Welcome to Currently Relevant, THE RELEVANCE HOUSE’s regular roundup curating the best of news, views, and stories from the blockchain, crypto, and Web3 space.
This week: We’re preparing to publish our inaugural report into the state of branding in Web3; Coinbase sets the context with an inadvertent branding gaffe; and fintech moves to the frontier of adoption.
What’s currently relevant in THE RELEVANCE HOUSE
Here at THE RELEVANCE HOUSE, we’re working hard to prepare for publication a first-of-its-kind report into the state of branding in the Web3 landscape, which our Co-Founder German discusses in this week’s Big Picture below. While this has been the focus of our efforts over recent weeks, German is still out and about on the crypto scene attending events and contributing thought leadership.
Crypto has been great at attracting headlines, but sparking mainstream adoption has been an elusive goal so far – yet one that is close to the heart of our Co-Founder. German also contributed to this article with his view about what could trigger public interest in crypto.
German has also been asked to serve as a moderator at the upcoming the Swiss Association of MBAs Digital Leaders Conference in Zurich. You can catch him at PwC Oerlikon on August 23 alongside speakers from Clariant, Swarovski, Julius Baer, and more.
Visit LinkedIn for more information about the Digital Leaders Conference.
The Big Picture
In each edition, THE RELEVANCE HOUSE founder German Ramirez brings his marketing and strategy insights to the biggest stories from the world of Web3, delivered with a pinch of spice.
In the coming days, THE RELEVANCE HOUSE will publish a first-of-its-kind report on the state of branding in the Web3 sector based on our proprietary research methodology. The first in a series titled “Everything, For Everyone, All At Once,” the initial release will focus on centralized crypto exchanges. There will be further editions looking at different segments within our space.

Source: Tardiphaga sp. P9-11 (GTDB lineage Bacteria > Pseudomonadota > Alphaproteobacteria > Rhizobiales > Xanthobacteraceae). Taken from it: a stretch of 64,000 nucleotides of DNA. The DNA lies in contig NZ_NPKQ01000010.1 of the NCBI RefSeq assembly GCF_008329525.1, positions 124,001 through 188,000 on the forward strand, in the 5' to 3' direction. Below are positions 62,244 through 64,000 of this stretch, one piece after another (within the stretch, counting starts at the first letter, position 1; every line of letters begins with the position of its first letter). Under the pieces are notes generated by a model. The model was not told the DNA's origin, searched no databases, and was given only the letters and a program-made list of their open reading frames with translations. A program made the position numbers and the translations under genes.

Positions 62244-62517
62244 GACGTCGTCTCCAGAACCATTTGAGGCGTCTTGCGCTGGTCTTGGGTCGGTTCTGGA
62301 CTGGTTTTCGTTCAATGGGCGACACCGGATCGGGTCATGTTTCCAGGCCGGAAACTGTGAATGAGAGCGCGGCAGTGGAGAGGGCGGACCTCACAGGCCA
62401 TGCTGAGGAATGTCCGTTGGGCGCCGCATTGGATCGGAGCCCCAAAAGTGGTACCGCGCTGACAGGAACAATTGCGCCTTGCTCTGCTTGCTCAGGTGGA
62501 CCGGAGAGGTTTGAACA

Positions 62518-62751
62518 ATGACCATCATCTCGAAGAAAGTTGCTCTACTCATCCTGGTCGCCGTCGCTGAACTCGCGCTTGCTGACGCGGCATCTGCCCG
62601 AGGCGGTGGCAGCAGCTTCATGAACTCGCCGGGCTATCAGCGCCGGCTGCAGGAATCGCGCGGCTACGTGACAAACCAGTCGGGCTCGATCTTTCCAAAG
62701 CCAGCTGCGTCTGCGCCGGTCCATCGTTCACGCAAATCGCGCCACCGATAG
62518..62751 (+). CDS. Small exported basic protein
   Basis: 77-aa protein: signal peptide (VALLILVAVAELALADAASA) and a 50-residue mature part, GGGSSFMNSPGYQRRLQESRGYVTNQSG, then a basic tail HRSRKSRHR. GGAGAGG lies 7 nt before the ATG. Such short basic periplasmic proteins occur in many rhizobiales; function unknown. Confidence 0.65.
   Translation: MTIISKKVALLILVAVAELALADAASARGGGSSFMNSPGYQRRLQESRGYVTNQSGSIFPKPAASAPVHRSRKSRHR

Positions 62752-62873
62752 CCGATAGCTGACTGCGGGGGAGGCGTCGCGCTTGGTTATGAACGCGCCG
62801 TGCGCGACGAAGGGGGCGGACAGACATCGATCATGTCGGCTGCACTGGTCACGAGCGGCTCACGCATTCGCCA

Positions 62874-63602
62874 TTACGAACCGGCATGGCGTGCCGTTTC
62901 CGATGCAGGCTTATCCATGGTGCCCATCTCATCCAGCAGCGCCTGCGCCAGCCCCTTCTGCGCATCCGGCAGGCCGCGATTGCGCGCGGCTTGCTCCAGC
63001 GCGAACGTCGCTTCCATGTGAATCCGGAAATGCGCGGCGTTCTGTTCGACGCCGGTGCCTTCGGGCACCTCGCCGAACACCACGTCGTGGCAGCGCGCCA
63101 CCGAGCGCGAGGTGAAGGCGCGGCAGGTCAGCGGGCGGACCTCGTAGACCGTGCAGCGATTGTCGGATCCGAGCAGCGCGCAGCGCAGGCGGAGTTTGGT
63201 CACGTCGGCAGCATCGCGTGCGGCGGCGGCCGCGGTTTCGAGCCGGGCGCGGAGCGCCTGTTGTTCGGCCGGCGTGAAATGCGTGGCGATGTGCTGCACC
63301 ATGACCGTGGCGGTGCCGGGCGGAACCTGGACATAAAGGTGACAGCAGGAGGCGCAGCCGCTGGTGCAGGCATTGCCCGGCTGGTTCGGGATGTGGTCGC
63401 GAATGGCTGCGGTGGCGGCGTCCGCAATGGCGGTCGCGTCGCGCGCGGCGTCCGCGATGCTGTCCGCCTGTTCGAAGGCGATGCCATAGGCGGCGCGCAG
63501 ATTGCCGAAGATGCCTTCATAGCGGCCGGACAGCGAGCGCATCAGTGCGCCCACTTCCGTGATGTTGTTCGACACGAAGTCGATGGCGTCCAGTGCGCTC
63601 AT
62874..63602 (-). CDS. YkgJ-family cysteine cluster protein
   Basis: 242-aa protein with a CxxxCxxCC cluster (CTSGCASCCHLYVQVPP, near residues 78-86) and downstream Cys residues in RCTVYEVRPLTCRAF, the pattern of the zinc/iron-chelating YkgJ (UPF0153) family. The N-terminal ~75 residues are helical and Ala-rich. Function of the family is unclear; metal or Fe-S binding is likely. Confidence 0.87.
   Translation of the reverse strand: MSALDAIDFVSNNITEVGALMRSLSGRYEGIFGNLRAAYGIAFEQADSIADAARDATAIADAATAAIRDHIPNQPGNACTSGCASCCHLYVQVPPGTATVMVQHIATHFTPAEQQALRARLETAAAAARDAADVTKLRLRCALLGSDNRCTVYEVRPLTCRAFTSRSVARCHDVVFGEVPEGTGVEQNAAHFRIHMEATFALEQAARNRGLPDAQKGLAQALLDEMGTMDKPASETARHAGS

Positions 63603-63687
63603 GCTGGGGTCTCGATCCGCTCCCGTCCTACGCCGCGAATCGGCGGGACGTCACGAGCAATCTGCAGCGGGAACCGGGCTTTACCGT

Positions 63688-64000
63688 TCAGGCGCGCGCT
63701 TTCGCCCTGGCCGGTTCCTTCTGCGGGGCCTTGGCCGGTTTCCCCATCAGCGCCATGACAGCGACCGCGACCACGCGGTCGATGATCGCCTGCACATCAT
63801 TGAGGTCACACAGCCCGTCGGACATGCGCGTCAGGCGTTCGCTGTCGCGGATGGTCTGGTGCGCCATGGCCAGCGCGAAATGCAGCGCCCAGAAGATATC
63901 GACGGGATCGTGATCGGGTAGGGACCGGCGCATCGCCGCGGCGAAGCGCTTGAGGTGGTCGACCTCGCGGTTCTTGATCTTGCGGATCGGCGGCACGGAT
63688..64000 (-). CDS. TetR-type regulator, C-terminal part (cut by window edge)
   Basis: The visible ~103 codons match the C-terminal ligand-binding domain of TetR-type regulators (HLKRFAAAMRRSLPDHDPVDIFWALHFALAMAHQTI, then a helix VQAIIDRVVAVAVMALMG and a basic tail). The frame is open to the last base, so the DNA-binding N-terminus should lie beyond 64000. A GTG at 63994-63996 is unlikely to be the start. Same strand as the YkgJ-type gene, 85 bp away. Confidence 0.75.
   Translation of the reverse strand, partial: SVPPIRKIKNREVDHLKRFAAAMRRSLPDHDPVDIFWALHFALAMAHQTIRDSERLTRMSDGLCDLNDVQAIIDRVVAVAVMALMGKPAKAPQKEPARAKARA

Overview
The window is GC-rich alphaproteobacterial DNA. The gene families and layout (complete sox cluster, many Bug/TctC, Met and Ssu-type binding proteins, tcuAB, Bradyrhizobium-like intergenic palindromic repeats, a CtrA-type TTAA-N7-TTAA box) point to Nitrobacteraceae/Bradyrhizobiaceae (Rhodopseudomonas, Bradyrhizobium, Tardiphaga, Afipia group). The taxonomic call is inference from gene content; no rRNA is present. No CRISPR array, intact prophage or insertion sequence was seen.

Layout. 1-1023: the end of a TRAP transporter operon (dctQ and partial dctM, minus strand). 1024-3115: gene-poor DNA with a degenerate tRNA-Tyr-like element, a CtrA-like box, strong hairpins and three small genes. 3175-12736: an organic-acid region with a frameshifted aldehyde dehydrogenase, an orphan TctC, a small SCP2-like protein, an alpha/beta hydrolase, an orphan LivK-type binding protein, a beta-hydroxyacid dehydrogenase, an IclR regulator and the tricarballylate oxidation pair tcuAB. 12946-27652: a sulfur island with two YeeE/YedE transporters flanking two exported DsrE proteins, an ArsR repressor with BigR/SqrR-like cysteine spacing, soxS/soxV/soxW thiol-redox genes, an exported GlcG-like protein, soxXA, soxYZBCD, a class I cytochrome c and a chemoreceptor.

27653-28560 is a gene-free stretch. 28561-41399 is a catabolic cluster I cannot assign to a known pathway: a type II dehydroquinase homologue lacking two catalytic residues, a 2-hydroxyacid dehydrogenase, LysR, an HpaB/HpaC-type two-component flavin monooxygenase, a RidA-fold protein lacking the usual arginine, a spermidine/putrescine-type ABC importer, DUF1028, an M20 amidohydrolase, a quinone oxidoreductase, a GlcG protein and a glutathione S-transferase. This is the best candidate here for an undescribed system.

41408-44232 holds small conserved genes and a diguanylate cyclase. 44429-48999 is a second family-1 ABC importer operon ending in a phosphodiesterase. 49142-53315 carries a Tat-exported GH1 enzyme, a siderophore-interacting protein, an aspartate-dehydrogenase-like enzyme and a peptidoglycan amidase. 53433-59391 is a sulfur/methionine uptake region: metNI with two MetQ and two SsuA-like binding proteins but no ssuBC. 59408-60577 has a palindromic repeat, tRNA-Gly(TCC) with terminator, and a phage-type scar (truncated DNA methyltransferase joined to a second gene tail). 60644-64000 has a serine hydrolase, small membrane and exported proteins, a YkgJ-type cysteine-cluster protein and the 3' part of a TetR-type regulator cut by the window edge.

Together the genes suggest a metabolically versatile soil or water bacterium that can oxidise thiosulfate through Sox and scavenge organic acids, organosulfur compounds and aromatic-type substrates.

We’ve been working on this for months, and I can’t wait to finally share the results with you all!
I initiated this research based on an observation that I could see but not easily prove – that the Web3 sector isn’t performing when it comes to brand consistency, attempting to be all things to all people all the time.
This week, in an almost perfect coincidence of timing, a story emerged about Coinbase, which demonstrates exactly how damaging this inconsistent approach can be on multiple levels.
As part of its ongoing legal dispute with the SEC regarding the alleged illegal sale of securities, Coinbase had made some extremely odd claims. To support its argument that crypto assets aren’t, in fact, securities, Coinbase claims that:
“There is no investment of money coupled with a promise of future delivery of anything. There is an asset sale. That’s it. It is akin to the sale of a parcel of land, the value of which may fluctuate after the sale. Or a condo in a new development. Or an American Girl Doll, or a Beanie Baby, or a baseball card.”
Baseball cards? Beanie Babies?
What happened to “fueling progress on decentralization, Web3, and the future of finance”?
To be fair to Coinbase, it is far from the only culprit when it comes to these kinds of mixed messages, as you’ll see in our research. Coinbase just happened to be the first that came along with such a timely, clear-cut example that illustrates the central argument: crypto brands have not clearly delineated their offerings.
They are trying to be everything, for everyone, all at once.
In the case of Coinbase, there are some clear lessons here.
✅ Those watching your brand and your messages aren’t just your target audience and competitors – other interested parties (regulators in this case) are also watching.
✅ Get it wrong, and they’ll notice.
✅ Once you start having to backtrack and re-clarify your messaging, the damage to your brand is already being done.
Coinbase’s dramatic statement very nearly had our team running back to the drawing board. After all, if a brand is changing its message, shouldn’t we update our research to reflect that?